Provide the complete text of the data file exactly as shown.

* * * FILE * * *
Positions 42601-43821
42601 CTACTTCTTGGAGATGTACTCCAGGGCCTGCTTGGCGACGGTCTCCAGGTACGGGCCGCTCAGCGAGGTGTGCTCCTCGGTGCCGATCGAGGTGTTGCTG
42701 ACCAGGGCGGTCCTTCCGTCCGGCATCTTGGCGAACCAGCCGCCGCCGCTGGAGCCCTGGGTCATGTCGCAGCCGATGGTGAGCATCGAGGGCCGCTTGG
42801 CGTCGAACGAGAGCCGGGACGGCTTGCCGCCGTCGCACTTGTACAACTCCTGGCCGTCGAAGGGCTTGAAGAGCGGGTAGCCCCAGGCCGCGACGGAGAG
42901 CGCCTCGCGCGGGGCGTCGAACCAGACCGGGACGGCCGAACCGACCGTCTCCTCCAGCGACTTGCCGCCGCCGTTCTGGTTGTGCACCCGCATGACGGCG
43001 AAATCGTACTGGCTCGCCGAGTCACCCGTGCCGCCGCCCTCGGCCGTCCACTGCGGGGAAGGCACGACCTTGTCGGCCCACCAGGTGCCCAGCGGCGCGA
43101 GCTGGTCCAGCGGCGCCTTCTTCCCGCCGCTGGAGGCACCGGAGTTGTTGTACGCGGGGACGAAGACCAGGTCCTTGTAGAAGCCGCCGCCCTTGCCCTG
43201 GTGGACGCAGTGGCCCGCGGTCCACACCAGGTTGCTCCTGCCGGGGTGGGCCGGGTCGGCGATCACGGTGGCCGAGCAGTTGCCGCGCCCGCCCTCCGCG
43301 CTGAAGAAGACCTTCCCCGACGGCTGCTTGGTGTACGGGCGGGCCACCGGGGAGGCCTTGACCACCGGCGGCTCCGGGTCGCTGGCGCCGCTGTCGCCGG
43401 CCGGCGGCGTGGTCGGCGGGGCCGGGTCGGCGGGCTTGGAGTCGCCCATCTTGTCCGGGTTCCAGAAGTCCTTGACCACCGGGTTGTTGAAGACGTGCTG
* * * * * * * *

Positions 42601-43821
42601 CTACTTCTTGGAGATGTACTCCAGGGCCTGCTTGGCGACGGTCTCCAGGTACGGGCCGCTCAGCGAGGTGTGCTCCTCGGTGCCGATCGAGGTGTTGCTG
42701 ACCAGGGCGGTCCTTCCGTCCGGCATCTTGGCGAACCAGCCGCCGCCGCTGGAGCCCTGGGTCATGTCGCAGCCGATGGTGAGCATCGAGGGCCGCTTGG
42801 CGTCGAACGAGAGCCGGGACGGCTTGCCGCCGTCGCACTTGTACAACTCCTGGCCGTCGAAGGGCTTGAAGAGCGGGTAGCCCCAGGCCGCGACGGAGAG
42901 CGCCTCGCGCGGGGCGTCGAACCAGACCGGGACGGCCGAACCGACCGTCTCCTCCAGCGACTTGCCGCCGCCGTTCTGGTTGTGCACCCGCATGACGGCG
43001 AAATCGTACTGGCTCGCCGAGTCACCCGTGCCGCCGCCCTCGGCCGTCCACTGCGGGGAAGGCACGACCTTGTCGGCCCACCAGGTGCCCAGCGGCGCGA
43101 GCTGGTCCAGCGGCGCCTTCTTCCCGCCGCTGGAGGCACCGGAGTTGTTGTACGCGGGGACGAAGACCAGGTCCTTGTAGAAGCCGCCGCCCTTGCCCTG
43201 GTGGACGCAGTGGCCCGCGGTCCACACCAGGTTGCTCCTGCCGGGGTGGGCCGGGTCGGCGATCACGGTGGCCGAGCAGTTGCCGCGCCCGCCCTCCGCG
43301 CTGAAGAAGACCTTCCCCGACGGCTGCTTGGTGTACGGGCGGGCCACCGGGGAGGCCTTGACCACCGGCGGCTCCGGGTCGCTGGCGCCGCTGTCGCCGG
43401 CCGGCGGCGTGGTCGGCGGGGCCGGGTCGGCGGGCTTGGAGTCGCCCATCTTGTCCGGGTTCCAGAAGTCCTTGACCACCGGGTTGTTGAAGACGTGCTG